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How Readability Affects Your Search Ranking

Think about opening a book. What do you see? Large type? Small type? Line breaks? Huge paragraphs? Some of this probably sounds preferable over the rest. That’s because as human beings, we are inclined to favor what is easier and more pleasing for us to read. It’s not just true for hardbacks and paperbacks. We want the content we read online to be seamless and appealing as well—all in an effort to give us the best web browsing experience. Not only does the readability of your online content affect your followers, but also readability affects your search ranking.

What is readability?

Readability refers to how clear a section of copy is for both reading and comprehension. Google likes quality content (cue the fact that stuffing keywords into copy is no longer acceptable to the search engine). Quality content to Google also encompasses the readability of text on a web page.

How does readability affect SEO?

While there are more than 200 ranking factors that go into Google’s search algorithm, readability is one that has become—at least indirectly—increasingly significant in terms of SEO. Though it may not be something that is directly measured, it definitely affects the user experience. User experience correlates to direct ranking factors like the amount of time someone spends on a page, for example.

With Google’s latest update, Hummingbird, the search engine has taken mimicking human behavior more seriously. This includes trying to read web pages like a human would. That being said, paying attention to readability when devising web copy is not only important for the sake of your site visitors, but also to appease Google in hopes of scoring a higher ranking.

What does good readability look like?

To answer this question, think about what you do when you visit a web page. Unless you’re just sitting down for some quality web browsing time, you’re likely quickly scanning the page, reading headlines and subheads in an attempt to get the main gist of the article without having to read it word for word.

Google does the same thing. It prioritizes a combination of sentences that are concise and to the point with longer ones in a manner that flows conversationally. It also likes content to be grouped together in a way that makes sense using a visual hierarchy to break up long blocks of text.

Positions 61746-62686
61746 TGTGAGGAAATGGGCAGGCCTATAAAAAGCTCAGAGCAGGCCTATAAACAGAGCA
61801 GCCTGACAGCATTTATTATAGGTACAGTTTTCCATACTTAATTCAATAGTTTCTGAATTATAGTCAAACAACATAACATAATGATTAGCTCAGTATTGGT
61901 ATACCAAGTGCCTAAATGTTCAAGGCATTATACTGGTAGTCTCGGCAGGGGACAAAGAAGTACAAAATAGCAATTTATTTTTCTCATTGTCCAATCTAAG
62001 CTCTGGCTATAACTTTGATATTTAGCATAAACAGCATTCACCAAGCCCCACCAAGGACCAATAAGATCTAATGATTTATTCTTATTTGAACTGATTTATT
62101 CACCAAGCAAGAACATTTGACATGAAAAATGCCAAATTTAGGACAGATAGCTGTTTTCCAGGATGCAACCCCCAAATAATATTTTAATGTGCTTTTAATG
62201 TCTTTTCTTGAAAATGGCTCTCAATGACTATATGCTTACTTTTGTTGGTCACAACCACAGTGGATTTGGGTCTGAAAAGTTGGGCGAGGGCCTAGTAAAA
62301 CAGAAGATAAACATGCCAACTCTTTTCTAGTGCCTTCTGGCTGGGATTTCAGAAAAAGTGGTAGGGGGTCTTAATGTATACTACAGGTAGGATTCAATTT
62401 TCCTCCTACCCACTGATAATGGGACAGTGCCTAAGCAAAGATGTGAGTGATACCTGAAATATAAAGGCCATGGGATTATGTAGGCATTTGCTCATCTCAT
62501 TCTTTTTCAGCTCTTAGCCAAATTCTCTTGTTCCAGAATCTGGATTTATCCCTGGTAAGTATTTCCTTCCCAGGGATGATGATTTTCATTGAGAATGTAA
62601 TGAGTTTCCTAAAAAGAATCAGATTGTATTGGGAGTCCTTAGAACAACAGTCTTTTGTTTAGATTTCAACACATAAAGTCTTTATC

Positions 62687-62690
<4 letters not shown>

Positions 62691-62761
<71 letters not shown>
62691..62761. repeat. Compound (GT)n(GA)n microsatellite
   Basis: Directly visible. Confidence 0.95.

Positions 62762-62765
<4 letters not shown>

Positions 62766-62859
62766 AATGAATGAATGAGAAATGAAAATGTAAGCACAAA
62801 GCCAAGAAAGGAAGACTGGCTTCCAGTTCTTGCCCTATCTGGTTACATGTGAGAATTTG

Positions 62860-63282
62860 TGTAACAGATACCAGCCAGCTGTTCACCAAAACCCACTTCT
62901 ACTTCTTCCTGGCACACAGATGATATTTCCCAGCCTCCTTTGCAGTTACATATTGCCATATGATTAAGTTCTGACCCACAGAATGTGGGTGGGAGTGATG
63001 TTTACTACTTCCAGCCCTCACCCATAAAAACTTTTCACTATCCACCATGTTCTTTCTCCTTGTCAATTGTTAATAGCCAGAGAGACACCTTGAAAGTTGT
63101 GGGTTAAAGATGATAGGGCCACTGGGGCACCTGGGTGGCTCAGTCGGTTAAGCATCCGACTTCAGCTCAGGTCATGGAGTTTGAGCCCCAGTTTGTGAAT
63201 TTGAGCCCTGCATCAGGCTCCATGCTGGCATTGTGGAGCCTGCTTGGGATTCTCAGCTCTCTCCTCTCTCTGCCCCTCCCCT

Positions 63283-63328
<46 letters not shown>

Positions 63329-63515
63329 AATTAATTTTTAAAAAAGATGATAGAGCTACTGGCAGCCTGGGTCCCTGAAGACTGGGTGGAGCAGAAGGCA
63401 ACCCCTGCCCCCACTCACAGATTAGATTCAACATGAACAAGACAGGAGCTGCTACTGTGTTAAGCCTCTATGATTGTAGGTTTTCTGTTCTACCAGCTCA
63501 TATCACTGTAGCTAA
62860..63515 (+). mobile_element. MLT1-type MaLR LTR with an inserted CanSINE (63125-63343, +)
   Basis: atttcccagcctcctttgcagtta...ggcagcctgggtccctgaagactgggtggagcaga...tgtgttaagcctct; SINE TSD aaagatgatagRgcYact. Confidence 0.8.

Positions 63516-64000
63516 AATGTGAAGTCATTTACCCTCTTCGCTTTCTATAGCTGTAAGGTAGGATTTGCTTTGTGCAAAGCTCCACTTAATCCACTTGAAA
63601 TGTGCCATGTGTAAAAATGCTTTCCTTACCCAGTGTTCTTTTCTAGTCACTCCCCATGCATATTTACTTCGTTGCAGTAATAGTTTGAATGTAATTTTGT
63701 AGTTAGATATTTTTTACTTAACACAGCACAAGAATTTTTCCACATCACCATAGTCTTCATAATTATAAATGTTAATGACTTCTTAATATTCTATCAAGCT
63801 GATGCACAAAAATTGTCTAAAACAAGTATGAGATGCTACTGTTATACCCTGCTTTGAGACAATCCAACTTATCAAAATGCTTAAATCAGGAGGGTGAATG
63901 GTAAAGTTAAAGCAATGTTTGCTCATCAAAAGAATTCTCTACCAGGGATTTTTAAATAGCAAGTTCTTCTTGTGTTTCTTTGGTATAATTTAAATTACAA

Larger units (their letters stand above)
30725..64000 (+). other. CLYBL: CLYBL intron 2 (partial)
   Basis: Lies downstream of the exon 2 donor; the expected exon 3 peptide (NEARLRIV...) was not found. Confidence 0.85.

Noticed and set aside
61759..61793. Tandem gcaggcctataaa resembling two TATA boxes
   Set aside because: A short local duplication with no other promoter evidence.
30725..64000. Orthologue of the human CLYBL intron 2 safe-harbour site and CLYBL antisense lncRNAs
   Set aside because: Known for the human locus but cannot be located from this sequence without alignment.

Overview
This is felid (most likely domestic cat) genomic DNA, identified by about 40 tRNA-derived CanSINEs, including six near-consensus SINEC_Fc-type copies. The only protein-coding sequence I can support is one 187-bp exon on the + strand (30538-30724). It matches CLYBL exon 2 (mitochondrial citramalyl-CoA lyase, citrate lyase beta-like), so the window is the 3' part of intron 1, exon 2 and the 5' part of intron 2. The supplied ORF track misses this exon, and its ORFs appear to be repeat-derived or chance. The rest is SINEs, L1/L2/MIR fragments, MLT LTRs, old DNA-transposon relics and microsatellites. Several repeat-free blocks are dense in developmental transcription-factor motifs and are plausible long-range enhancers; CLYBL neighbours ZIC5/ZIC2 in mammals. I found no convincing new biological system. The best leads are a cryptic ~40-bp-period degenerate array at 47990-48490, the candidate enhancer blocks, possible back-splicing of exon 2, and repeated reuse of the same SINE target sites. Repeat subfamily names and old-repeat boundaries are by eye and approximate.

Another factor to note in the way that readability affects your search ranking—voice search is on the rise. In response to a voice search, Google wants to pull content that answers the question, but that does so in a clear, concise way. It doesn’t want to read a long, drawn-out sentence that takes too long to get to the point—and it won’t.

How can I improve my content’s readability?

Now that you know you need to do it, here are a few ways you can improve the readability of your web content.

  • Use simple words. Your brand’s web space is no place to show off your vocabulary. Difficult and complex words are a quick means to losing readership—and Google’s blessing.
  • Choose concise sentences. Along the same lines, keep sentences relatively short as well. Try taking a long sentence and breaking it into two shorter ones. It’s OK to alternate between short sentences and slightly lengthier ones, but keep the multiple clauses to a minimum.
  • Break up long stretches of text. Not only do the length of your words and sentences impact how readability affects your search ranking, but so does the content structure itself. There’s nothing that makes a website visitor want to leave sooner than a scroll of grey text that goes on for days. If you’ve got a lot to say—that’s OK, but make it easier on your readers by organizing content with heads, subheads, lists and/or bullet points. Graphics, charts, pull-quotes and more are also good ways to break up the boring.
  • Get to the point. Content structure also matters in terms of how you structure copy within a paragraph. Make your main point clear out of the gate, then fill in with supporting details as the paragraph goes on.
  • Opt for a conversational tone. Online, it pays to keep your copy casual. This is no college research paper, so don’t address your audience like it is your professor. Imagine that you are talking to someone in real life as you write.
  • Find a font that is easy to read. It’s all about sans-serif—at least for your long-body text. Serif fonts are better suited for print materials like magazines and newspapers, where they thrive more than they do on screen. Also, pay attention to the size of the font. Long-body text should not be too large or too small.

If all else fails, read your web copy out loud. If I doesn’t sound good to you, it likely won’t sound good to anyone else either—including Alexa, Siri or Google Home.

Does worrying about the readability of your online content give you a headache? The McNutt & Partners team can help. Call 334-521-1010, or visit our contact page.

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